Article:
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Burke to Leafs is no sure thing: Kirke

There's no guarantee that the Toronto Maple Leafs will pursue former Anaheim Ducks GM Brian Burke once he is allowed to talk to other NHL clubs, says Gord Kirke, who is part of the search committee looking for a new Leafs GM.

No sooner had word surfaced on Wednesday that Brian Burke's tenure as general manager of the Anaheim Ducks was over that Toronto hockey fans and reporters began speculating on how quickly he would land with the Maple Leafs.

Burke, the media-savvy executive who helped build Anaheim's 2007 Stanley Cup championship team, has long been rumoured to be the top candidate to fill the Leafs' vacancy for a permanent GM.

With Burke soon to be free to speak to other clubs, it seems natural to many that he would slide into the seat being kept warm by interim boss Cliff Fletcher.

Not so fast, says Gorde Kirke, the Toronto-based sports lawyer who is part of the search committee responsible for finding the Leafs' permanent GM.

"We had agreed to put [the search] on hold for a period of time, for the season," Kirke told CBCSports.ca on Thursday. "Cliff Fletcher has the complete confidence and trust of the Leafs, and [first-year-coach] Ron Wilson is doing a great job.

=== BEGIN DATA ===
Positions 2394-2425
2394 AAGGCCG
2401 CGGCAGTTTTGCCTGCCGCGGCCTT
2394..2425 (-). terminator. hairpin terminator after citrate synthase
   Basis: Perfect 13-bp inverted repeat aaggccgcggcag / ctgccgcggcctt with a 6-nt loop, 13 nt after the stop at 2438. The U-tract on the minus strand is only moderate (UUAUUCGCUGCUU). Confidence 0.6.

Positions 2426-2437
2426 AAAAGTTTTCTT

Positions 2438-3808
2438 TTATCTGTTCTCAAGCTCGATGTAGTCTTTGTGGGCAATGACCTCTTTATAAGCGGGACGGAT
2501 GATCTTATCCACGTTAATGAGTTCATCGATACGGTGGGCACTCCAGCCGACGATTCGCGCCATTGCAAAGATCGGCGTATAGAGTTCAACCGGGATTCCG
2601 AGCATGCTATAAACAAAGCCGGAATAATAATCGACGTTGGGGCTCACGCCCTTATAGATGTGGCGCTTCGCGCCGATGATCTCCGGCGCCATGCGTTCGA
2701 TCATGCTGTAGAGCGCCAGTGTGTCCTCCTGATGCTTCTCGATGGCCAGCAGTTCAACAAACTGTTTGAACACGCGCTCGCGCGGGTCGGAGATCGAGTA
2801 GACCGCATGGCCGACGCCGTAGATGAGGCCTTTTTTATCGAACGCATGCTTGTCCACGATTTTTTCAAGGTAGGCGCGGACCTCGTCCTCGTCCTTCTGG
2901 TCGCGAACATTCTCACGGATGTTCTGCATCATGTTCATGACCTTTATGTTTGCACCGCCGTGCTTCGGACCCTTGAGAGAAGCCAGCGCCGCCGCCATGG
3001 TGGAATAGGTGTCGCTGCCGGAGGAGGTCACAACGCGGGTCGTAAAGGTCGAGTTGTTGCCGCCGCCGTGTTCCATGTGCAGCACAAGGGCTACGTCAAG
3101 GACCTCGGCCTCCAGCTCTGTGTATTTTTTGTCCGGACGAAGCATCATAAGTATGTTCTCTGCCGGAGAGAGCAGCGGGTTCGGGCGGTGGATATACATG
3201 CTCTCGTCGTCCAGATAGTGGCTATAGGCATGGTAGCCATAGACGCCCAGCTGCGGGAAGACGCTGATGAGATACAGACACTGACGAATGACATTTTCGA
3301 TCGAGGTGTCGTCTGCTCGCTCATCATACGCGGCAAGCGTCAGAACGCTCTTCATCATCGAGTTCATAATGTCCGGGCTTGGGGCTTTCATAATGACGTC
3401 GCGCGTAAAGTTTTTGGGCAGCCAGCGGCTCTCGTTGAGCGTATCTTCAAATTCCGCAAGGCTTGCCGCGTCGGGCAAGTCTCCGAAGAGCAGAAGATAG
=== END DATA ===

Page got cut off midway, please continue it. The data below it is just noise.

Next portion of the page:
"Now, if something dramatic happened that [the Leafs] needed to reassess that, they would, but as of today's date there's nothing dramatic that's caused them to reassess."

Burke, 52, figures to be a hot commodity among NHL teams looking to upgrade their GM position. But Kirke, who called Wednesday's announcement "a shock," says the Leafs wouldn't try to contact Burke until he receives permission from Anaheim to talk.

Though Burke is under contract through the end of the season, that should occur in the next "week or two," Ducks CEO Michael Schulman said on Wednesday.

But even after he's declared a free man, there's no guarantee the Leafs will go after Burke, according to Kirke.

"The tampering rules are very strict, and properly so," Kirke said. "Nobody would want to take a chance on opening discussions if it weren't absolutely the right thing to do.

"And even after it's totally permissible, there may be some teams, maybe including the Leafs, that choose not to pursue it."